It seems that Western society is in urgent need of educational, simple stories that would teach what seems obvious to some – tolerance, acceptance and how to connect with the Other. Judy and Punch from Australian creator Mirrah Foulkes is such a film. The story in the form of a parable can be perceived as a derivative of exploitation cinema – maybe not rape, but definitely revenge. This is a solid fairy tale – a story not afraid of deconstructing violence and important universal topics.
Undoubtedly, this is a film not only with a feminist message, but also with a strong voice of opposition to violent forms of exclusion. Foulkes takes a closer look on the traditional British puppet show full of violence against women. 17th century. Married puppeteer couple, Judy (Mia Wasikowska) and Punch (Damon Herriman), whose fame passed with the advent of alcohol, which Punch began to use excessively, lives in a small, highly conservative town – Seaside – and makes money off the puppet shows, counting on the appearance of critics and return to the favors of larger audiences.
Their performance is an one-to-one reflection of a society in which they have to function. Puppets not only bear the names of their puppeteers, but they are also a reflection of the real relationship between the characters and the announcement of what will happen on the screen. One should expect male-centered, humor-flavored violence, fear-driven town and very clearly outlined (and even exaggerated) characters.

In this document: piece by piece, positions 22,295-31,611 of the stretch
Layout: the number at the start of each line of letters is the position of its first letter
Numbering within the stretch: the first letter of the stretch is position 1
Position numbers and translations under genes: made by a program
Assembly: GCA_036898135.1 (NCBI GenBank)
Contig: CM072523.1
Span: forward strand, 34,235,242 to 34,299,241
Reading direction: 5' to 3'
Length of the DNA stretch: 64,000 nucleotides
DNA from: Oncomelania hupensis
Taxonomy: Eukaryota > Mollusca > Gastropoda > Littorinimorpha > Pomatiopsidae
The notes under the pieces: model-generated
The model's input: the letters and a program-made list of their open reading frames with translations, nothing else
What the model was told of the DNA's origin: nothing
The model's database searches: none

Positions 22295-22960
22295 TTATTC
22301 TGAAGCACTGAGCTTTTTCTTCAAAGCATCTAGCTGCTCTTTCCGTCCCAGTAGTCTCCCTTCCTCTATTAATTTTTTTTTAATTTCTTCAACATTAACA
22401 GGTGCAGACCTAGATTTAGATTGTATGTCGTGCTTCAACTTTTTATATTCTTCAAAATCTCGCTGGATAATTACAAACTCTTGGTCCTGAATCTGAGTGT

Next to the conservative town, there is a refugee camp hidden in a dark forest, in which those who do not fall within the city norms find shelter – women accused of witchcraft, people with a different sexual orientation or appearance. This is where the impulse for setting things up in Seaside will come from.
One can argue that the bold use of stereotypes and building the film on the sharp contrast between the conservative and emancipated communities does not, by chance, consolidate those stereotypes with which the director would like to ideologically fight. Fortunately, the Australian artist once in a while breaks this tired formulas. In such a simple narrative, Foulkes manages to find a place for more colors than just black and white.
For example, Judy is undergoing a transformation from a second-wave feminist who, though partly liberated by creative work and art, has been tied up by becoming a housewife and mother. She will live a transformation into an emancipated individual – and the viewer’s attention will focus on it, giving us an important life lesson. The otherness of those who are outside the town could be blatant, but simple suggestions are enough to alleviate the stereotype: one of the women has masculinized, androgynous features, but despite her hard character, she can be sensitive to her daughter, and also reads books. When the first impression passes, it turns out that the town is not so monochromatic too – the sensitive police officer who decorates the guardhouse in his spare time breaks the town’s masculinism.
Although for the European viewer, the simplicity of Judy and Punch may be excessive, one should be aware of the parablolic, moralizing narrative in which such border crossings are common. It remains only to wish the film effectiveness to reach not only those who do not need to be convinced.